Upwind indoor measurements at the Macarthur wind farm during an unplanned shutdown from full power and subsequent startup to 30% load has shown that stationary turbines subject to high winds emit infrasound pressure below 8 Hz at levels similar to the infrasound emissions at blade pass frequencies and harmonics.

The stationary V112 turbine infrasound emissions are caused primarily by blade and tower resonances excited by the wind. It is apparent from the mismatch of resonances and blade pass frequency components that Vestas have carefully designed this unit to minimise fatigue of the wind turbine.

Short range (up to 2km) measurements from the Leonards Hill wind farm have shown the determination of attenuation rate with distance to be problematic due to interference between the two turbines. A model to explain the unexpected attenuation results at Leonards Hill has demonstrated that the commonly observed amplitude modulation of blade pass tones is the result of changing phase between turbine rotor speed and changes in wind speed.

Long range measurements from two different wind farms over a distance of 80km have shown that infrasound below 6Hz has a propagation loss approximating 3dB per doubling of distance.

Les Huson, L Huson & Associates, Woodend, Victoria, Australia
6th International Conference on Wind Turbine Noise, Glasgow, 20-23 April 2015

Download original document: “Stationary wind turbine infrasound emissions and propagation loss measurements”

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Date added:  June 19, 2015
Aesthetics, U.S.Print storyE-mail story

Wind Turbine Visibility and Visual Impact Threshold Distances in Western Landscapes

Author:  Sullivan, Robert; et al.

Abstract

The siting of wind facilities to minimize visual impacts to high-value scenic resources presents a
major challenge for land management agencies in the western United States. The visibility and
potential visual contrasts associated with utility-scale wind facilities are dependent on complex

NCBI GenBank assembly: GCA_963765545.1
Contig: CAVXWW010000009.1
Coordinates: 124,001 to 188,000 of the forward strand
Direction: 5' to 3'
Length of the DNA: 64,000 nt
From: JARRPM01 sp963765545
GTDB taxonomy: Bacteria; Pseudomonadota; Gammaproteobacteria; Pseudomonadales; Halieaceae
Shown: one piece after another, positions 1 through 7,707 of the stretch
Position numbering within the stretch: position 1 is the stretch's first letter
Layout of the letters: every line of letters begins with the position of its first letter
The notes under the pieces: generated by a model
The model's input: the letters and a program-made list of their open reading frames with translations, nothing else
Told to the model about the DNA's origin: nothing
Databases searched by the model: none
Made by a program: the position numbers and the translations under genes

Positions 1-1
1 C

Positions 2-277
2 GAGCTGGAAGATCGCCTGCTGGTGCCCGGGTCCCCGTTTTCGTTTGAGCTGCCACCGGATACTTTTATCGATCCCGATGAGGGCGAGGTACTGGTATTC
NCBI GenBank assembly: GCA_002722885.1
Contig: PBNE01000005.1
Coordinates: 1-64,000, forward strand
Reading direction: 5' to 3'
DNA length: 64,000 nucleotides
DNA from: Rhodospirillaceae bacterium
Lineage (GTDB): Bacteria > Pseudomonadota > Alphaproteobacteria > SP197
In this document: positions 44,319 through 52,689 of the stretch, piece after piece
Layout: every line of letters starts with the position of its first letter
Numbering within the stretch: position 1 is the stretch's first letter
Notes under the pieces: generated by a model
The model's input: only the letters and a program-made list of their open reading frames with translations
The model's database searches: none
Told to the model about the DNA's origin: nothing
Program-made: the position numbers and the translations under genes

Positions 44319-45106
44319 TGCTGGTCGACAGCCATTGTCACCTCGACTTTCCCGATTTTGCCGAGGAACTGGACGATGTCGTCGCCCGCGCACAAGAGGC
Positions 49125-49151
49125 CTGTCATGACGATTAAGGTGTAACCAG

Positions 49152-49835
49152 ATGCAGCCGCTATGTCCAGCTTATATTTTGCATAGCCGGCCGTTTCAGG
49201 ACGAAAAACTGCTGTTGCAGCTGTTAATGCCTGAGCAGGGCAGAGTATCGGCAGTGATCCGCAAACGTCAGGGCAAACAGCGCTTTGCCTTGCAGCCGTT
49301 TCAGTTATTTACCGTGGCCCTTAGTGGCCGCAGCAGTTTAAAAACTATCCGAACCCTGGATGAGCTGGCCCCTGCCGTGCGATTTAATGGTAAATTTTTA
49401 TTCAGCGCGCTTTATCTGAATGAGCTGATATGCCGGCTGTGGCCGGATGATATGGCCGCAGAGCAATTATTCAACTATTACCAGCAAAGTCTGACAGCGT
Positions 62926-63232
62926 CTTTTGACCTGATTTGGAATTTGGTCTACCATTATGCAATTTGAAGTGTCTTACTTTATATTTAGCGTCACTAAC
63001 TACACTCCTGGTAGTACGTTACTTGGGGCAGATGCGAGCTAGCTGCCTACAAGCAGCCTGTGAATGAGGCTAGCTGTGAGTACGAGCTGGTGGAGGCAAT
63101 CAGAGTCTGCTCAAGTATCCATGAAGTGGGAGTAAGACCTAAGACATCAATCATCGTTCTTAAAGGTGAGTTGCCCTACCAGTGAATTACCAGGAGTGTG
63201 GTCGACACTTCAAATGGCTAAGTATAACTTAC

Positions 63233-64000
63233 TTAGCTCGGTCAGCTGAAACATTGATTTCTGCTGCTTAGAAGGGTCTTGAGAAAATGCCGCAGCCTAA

interactions of a variety of factors, but little systematic study of visibility in real landscape
settings has been conducted.

In a study sponsored by the United States Department of the Interior Bureau of Land
Management, 377 observations of five wind facilities in Wyoming and Colorado were made
under various lighting and weather conditions. The facilities were found to be visible to the
unaided eye at >58 km (36 mi) under optimal viewing conditions, with turbine blade movement
often visible at 39 km (24 mi).

Under favorable viewing conditions, the wind facilities were judged to be major foci of visual
attention at up to 19 km (12 mi) and likely to be noticed by casual observers at >37 km (23 mi).
A conservative interpretation suggests that for such facilities, an appropriate radius for visual
impact analyses would be 48 km (30 mi), that the facilities would be unlikely to be missed by
casual observers at up to 32 km (20 mi), and that the facilities could be major sources of visual
contrast at up to 16 km (10 mi).

Robert G. Sullivan
Program Manager/Coordinator, Environmental Science Division, Argonne National Laboratory, Argonne, Illinois

Leslie B. Kirchler
Landscape Specialist, Environmental Science Division, Argonne National Laboratory

Tom Lahti
State Landscape Architect (retired), Wyoming State Office, U.S. Department of the Interior, Bureau of Land Management

Sherry Roché
NLCS Wilderness Program Lead and Visual Resource Program Lead, Wyoming State Office, U.S. Department of the Interior, Bureau of Land Management

Kevin Beckman
Programmer Analyst, Environmental Science Division, Argonne National Laboratory

Brian Cantwell
Senior GIS Programmer/Analyst, Environmental Science Division, Argonne National Laboratory

Pamela Richmond
Programmer/Analyst, Environmental Science Division, Argonne National Laboratory

Download original document: “Wind Turbine Visibility and Visual Impact Threshold Distances in Western Landscapes”